Saturday, July 1, 2017

Dragon Windows


There is a unique feature in the Hong Kong skyline

  
Buildings in one of the most expensive real estate areas have structural gaps. 

Hong Kong sits between mountains and ocean which places it in the path of mythological dragons. The wind from mountain to ocean is a product of their movement and blocking the dragons is bad Feng Shui.  


The building gaps are called dragon windows and are made to accommodate positive energy flow. 

Feng Shui, like most traditional expression, was suppressed during the 1960's Cultural Revolution.


As the Hong Kong skyline continues to grow, there is a renewed interest in the cultural practice. The revival has more to do with cultural embrace than actual dragon passage. However, ignoring Feng Shui has real economic consequences including difficulty leasing what would otherwise be prime real estate space.

Architectural firms pay large sums to confer with experts and there are as many Feng Shui consultants in the area as there are accountants or lawyers.


Hopewell Centre
Shaped like a candle or cigarette, the 64 floor building opened in the 1980's. The negative fiery energy was countered by constructing a circular swimming pool on the roof.


Repulse Bay
Built in the 1920's the former hotel is now luxury apartments. 


Living with good Feng Shui in a 1,892 sq ft apartment will cost you $11,270.83 a month plus a $998 monthly fee and a $496.6 government fee.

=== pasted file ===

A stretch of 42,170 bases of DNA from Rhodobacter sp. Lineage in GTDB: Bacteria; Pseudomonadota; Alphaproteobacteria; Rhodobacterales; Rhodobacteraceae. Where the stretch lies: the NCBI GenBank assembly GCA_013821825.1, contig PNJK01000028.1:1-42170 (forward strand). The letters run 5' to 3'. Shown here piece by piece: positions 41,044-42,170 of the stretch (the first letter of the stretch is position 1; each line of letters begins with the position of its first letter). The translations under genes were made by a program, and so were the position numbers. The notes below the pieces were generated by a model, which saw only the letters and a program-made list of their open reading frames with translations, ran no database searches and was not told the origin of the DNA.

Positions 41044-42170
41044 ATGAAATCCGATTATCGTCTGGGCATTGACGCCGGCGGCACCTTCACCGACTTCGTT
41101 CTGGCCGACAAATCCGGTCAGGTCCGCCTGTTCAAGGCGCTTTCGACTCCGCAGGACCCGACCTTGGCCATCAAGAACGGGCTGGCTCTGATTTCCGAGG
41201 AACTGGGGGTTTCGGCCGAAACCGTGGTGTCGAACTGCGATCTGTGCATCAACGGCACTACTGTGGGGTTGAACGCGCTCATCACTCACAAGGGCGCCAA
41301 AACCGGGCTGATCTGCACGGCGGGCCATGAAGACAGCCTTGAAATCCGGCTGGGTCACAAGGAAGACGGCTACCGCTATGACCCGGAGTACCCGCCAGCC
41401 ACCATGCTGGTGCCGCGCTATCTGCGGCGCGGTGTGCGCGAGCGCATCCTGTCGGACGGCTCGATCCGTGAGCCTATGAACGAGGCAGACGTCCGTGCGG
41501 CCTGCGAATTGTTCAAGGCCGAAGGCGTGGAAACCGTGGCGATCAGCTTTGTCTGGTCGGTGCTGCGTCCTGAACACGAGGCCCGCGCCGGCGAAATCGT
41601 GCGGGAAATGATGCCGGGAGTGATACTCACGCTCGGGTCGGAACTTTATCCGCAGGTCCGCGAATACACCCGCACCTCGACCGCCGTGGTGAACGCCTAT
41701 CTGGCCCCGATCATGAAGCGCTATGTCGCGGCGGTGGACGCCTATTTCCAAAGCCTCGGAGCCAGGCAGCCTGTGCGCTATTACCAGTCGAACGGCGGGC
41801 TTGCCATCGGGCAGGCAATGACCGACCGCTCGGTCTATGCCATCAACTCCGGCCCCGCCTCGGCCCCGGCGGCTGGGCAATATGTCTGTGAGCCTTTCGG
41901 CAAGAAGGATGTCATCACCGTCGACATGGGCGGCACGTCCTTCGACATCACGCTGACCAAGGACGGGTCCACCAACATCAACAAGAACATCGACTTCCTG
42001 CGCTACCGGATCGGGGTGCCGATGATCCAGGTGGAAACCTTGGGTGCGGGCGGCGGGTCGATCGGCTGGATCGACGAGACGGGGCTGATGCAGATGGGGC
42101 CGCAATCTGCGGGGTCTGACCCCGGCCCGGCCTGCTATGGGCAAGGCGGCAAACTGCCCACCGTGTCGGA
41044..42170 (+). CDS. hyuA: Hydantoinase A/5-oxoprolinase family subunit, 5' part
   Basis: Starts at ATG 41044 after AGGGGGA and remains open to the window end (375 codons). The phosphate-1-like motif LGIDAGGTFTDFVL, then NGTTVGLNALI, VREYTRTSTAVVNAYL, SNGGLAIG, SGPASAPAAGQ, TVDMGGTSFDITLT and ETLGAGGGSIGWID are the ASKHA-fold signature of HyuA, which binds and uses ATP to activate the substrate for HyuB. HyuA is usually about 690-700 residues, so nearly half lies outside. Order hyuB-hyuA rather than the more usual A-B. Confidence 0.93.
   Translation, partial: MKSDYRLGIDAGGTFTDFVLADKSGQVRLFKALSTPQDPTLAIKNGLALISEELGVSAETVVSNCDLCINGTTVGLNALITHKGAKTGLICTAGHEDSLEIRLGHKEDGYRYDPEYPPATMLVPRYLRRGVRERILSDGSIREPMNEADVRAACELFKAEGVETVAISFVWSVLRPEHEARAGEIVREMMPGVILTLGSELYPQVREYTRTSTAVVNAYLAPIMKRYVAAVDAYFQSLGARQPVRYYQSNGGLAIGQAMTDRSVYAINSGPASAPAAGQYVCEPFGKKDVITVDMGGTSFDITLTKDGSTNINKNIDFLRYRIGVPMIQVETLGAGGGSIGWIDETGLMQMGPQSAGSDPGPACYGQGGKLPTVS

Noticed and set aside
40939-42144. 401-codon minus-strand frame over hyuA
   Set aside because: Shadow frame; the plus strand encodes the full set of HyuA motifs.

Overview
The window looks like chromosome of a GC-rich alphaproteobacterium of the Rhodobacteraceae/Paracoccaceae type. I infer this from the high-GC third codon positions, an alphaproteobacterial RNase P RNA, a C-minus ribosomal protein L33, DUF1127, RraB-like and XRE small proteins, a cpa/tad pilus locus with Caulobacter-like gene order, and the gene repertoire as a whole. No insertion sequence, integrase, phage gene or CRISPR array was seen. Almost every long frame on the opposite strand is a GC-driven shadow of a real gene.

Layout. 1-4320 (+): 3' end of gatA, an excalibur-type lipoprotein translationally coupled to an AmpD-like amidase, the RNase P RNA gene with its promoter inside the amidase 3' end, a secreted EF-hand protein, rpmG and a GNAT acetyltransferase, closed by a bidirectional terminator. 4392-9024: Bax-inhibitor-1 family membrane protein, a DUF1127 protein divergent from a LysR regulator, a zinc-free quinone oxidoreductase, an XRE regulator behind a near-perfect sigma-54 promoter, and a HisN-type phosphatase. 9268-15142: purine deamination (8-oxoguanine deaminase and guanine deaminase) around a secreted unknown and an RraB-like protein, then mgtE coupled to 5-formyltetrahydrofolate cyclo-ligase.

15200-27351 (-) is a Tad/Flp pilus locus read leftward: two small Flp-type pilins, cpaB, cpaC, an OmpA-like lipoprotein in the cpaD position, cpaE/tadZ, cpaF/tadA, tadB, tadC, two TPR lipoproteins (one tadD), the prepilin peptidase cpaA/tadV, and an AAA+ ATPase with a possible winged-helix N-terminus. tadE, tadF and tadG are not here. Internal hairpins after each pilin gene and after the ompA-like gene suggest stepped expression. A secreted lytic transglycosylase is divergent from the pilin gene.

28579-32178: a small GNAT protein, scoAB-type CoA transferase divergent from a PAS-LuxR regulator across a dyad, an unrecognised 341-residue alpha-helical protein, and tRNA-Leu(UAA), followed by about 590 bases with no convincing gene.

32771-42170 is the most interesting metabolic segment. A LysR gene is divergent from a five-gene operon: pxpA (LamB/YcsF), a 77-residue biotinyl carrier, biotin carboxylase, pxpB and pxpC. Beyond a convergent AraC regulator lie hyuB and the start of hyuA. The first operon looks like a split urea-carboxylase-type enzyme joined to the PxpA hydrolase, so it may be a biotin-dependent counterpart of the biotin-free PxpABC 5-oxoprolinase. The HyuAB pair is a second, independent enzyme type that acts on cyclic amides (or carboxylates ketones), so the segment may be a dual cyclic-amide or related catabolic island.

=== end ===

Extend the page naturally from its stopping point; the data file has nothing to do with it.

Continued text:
The Arch Moon Towers
The 5,497sq ft penthouse and rooftop sold in 2008 for $226,000,000. The Harbourside, another residential skyscraper sits next to The Arch.


Bank of China Tower
Considered a Feng Shui disaster, it was the tallest building in Asia until 1992.
The architect, I. M. Pei designed the building to symbolize growing bamboo shoots and had intended to complete the project on the auspicious date of 8 August 1988.


In Feng Shui, the sharp edges represent knife edges which cut positive energy and the X shapes are also considered negative. Completion was delayed and the opening, on the less than auspicious date of 15 June 1990, correlated to a downturn in the economy. 


The building is such a Feng Shui catastrophe it is blamed for the bad luck of several neighboring buildings. The Government House, where the governors of Hong Kong reside, is directly across from one of the sharp corners and since the tower opened, the governors have had brief and unlucky terms of service. Other governmental executives have refused to live in the house.


The Lippo Centre
Completed in 1988, and directly in line of a Tower knife edge, the office building has been "riddled with spectacular corporate collapses in its ownership."


Cheung Kong Centre
Learning from the neighboring Feng Shui disaster, the Cheung Kong Centre was designed "to balance out its more creative neighboring skyscrapers". Sitting between the unfortunate Bank of China Tower and the negative energy cannons of the HSBC Building, (that bit is up next) the simple tower is situated to allow good energy flow from the mountains, around the building, and out to the bay.


The Hongkong and Shanghai Banking Corporation (HSBC)
The fourth rebuilding of the headquarters finished on 18 November 1985.
The escalators at the building entrance were set at an angle to prevent evil spirits from flowing into the office. The building has a high, hollow atrium that invites wind and positive energy inside. 


When the Bank of China Tower started messing up neighboring energy, a Feng Shui counter was constructed. 


Two negative energy cannons were installed at the top of the building, pointing to the Bank of China building and deflecting the energy back to its source.


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